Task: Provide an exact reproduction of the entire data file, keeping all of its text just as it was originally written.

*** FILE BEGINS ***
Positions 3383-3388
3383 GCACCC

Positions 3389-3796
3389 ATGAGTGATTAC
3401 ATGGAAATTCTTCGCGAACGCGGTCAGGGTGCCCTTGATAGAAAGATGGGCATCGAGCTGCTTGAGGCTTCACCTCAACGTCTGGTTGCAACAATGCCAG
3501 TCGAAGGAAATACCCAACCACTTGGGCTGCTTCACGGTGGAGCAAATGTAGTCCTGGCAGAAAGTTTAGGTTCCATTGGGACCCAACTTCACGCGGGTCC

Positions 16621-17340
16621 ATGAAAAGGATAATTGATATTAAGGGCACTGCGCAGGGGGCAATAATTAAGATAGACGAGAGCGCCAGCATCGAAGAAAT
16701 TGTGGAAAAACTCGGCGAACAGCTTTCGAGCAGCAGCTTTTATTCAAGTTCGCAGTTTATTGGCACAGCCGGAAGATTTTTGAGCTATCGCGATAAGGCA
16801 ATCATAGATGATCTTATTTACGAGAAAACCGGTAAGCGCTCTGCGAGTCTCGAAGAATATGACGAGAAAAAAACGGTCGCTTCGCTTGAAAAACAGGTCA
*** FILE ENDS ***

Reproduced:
Positions 3383-3388
3383 GCACCC

Positions 3389-3796
3389 ATGAGTGATTAC
3401 ATGGAAATTCTTCGCGAACGCGGTCAGGGTGCCCTTGATAGAAAGATGGGCATCGAGCTGCTTGAGGCTTCACCTCAACGTCTGGTTGCAACAATGCCAG
3501 TCGAAGGAAATACCCAACCACTTGGGCTGCTTCACGGTGGAGCAAATGTAGTCCTGGCAGAAAGTTTAGGTTCCATTGGGACCCAACTTCACGCGGGTCC

Positions 16621-17340
16621 ATGAAAAGGATAATTGATATTAAGGGCACTGCGCAGGGGGCAATAATTAAGATAGACGAGAGCGCCAGCATCGAAGAAAT
16701 TGTGGAAAAACTCGGCGAACAGCTTTCGAGCAGCAGCTTTTATTCAAGTTCGCAGTTTATTGGCACAGCCGGAAGATTTTTGAGCTATCGCGATAAGGCA
16801 ATCATAGATGATCTTATTTACGAGAAAACCGGTAAGCGCTCTGCGAGTCTCGAAGAATATGACGAGAAAAAAACGGTCGCTTCGCTTGAAAAACAGGTCA